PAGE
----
Back in the mid 90s, I attended the first Internet World trade show at the LA convention center. I’d been working in high-tech for many years then, and I didn’t know what to expect. I remember the feel of the show was unlike the typical high-tech trade shows of the time (remember the loud music, and the dancers and the clowns at COMDEX?). This show had a quiet atmosphere. The show floor was dotted with small booths attended by youngish lads and very techie IT types. These people were super excited by the internet and its possibilities: graphics, photos, and large files moving around and residing on servers accessible by all. Streaming videos, advertising, and mass online retail were unthinkable at the time. This is back in the dial-up days. The infrastructure for internet as we know it was non-existent, and major high-tech companies were merely watching the market.
Two to three years later at the same show, none other than Microsoft, IBM, AT&T, MCI, Adobe, and a slew of other blue-chip companies edged out those geeky looking guys with their huge booths and displays of the next best pipelines and content “delivered to your home!”
Last night I was invited by an ex-colleague to attend the plug-in trade show in Long Beach. Again, I had no idea what to expect. And as I walked into the show floor, I experienced a major flashback to my first Internet trade show. Same quietness and sparse look to the show floor, same techie feel, same enthusiastic crowd.
True, there have been problems with batteries in the past, but major advances have been made over the last few years with lighter and much more efficient batteries developed by the likes of NEC and Nissan. True the infrastructure for mass scale “refueling” of electric cars is somewhat non-existent, but several manufacturers of refueling stations have already made installations in parking lots around town. And of course those solar panels will come in handy.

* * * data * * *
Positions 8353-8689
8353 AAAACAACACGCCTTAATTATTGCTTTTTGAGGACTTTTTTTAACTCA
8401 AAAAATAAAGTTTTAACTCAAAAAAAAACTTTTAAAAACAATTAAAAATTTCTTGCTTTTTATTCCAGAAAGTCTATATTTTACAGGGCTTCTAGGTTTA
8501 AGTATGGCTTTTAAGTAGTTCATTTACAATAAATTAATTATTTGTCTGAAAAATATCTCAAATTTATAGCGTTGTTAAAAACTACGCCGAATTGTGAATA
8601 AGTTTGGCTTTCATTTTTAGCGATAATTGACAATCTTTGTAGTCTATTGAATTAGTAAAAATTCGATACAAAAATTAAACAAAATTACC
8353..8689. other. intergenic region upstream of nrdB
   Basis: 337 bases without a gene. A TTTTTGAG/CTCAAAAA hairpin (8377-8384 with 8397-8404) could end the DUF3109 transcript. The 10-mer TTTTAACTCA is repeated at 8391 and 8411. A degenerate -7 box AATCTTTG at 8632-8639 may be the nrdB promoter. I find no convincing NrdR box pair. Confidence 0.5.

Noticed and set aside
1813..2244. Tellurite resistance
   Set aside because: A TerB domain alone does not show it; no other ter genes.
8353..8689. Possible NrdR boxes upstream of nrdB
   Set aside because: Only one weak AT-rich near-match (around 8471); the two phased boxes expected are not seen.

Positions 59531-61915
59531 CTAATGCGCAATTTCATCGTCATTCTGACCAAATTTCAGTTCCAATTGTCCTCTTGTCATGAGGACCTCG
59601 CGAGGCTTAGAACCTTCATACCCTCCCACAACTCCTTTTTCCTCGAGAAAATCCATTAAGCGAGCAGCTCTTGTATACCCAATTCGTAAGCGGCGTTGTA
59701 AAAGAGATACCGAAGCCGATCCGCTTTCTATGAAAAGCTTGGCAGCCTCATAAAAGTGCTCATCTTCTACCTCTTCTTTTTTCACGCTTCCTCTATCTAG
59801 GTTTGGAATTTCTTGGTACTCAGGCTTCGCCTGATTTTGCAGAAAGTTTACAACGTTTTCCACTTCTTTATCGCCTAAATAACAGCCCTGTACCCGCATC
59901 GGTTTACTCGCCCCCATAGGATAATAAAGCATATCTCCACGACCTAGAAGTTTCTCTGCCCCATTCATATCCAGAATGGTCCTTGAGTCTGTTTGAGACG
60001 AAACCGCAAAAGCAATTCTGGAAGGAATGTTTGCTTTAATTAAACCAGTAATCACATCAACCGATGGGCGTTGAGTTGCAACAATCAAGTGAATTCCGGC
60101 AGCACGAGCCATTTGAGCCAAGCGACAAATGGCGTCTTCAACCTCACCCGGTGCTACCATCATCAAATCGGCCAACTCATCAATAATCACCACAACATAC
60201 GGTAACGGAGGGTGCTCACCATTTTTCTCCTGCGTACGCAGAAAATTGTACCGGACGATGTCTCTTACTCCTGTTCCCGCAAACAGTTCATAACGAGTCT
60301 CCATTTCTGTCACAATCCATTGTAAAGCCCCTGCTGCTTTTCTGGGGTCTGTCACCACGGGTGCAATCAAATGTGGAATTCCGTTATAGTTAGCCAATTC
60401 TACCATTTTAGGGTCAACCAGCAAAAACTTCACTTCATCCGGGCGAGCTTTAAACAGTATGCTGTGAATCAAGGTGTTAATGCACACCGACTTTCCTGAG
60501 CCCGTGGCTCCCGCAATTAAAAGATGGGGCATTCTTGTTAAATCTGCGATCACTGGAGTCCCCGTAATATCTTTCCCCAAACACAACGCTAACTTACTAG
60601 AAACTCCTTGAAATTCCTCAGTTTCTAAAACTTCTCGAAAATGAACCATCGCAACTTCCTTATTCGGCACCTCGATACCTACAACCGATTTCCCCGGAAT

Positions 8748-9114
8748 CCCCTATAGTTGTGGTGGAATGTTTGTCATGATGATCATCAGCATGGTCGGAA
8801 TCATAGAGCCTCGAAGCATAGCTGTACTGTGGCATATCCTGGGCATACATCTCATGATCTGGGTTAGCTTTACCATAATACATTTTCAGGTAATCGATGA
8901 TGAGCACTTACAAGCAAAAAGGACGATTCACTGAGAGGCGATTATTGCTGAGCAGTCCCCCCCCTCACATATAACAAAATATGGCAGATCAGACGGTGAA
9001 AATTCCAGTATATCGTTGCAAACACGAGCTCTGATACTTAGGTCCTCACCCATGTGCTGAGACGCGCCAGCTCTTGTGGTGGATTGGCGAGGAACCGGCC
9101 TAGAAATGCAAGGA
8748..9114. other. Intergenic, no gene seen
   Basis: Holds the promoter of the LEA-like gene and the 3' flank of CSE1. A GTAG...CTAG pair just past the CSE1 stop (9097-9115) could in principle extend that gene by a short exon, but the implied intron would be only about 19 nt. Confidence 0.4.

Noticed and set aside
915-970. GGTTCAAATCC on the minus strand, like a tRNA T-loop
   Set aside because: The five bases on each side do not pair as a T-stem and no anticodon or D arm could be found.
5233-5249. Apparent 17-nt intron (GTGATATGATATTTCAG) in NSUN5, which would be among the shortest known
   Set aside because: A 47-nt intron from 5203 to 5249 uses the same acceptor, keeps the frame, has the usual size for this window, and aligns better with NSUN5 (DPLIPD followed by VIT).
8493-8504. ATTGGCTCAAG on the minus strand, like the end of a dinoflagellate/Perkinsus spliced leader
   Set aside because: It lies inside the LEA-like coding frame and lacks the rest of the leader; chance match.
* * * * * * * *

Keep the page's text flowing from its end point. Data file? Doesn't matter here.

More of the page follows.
And the cars no longer look toyish, and are becoming increasingly affordable. They display respectable performance and acceleration, and in the words of one of the panel speakers, are “sexy” and “cool!”
Most importantly, the government’s stimulus money is fueling this sector. The cash for clunkers program has already generated 250,000 fuel efficient vehicle sales, and the administration has set aside billions of dollars in various forms of stimulus to increase investments in this sector (through matched investments for R&D, tax rebates for buyers, etc).
And the industry players are starting to play. Yesterday GM announced that Chevrolet Volt will get 230MPG rating from the EPA, and not to be outdone, Nissan responded that the same calculation will yield 367MPG for its Leaf car. The industry expects 12-18 additional model introductions soon. And there are myriads of solutions to convert hybrid gas/electric cars to pure electric cars with much better mileage.
Whether or not the traditional MPG numbers make sense for electric cars is another story. The real story is this: the electric car is here and it’s getting serious traction. Is the technology perfect? No. Are all the players here to stay? No. Is the infrastructure ready now? No. But the real players haven’t fully started playing yet, and the unknown players of the future are being formed. Once they do, the pieces of the puzzle will naturally fall into place.
I have a hunch this will happen sooner than later. In 5 years, will we wonder why we even questioned the validity of this market? I believe the bell shape of market adoption for electric cars is beginning to experience the up movement of its left side. Though the rest of us may view this as a mere experiment, the early adopters are feeling the move. And it feels real.
In a few years, I envision the trade show attended by BMW, Toyota, Ford, and other major auto industry players joining forces with utility companies, solar panel players, and unknowns of the future edging out those nerdy guys with their massive displays for electric infrastructure and sexy electric cars “delivered to your home!”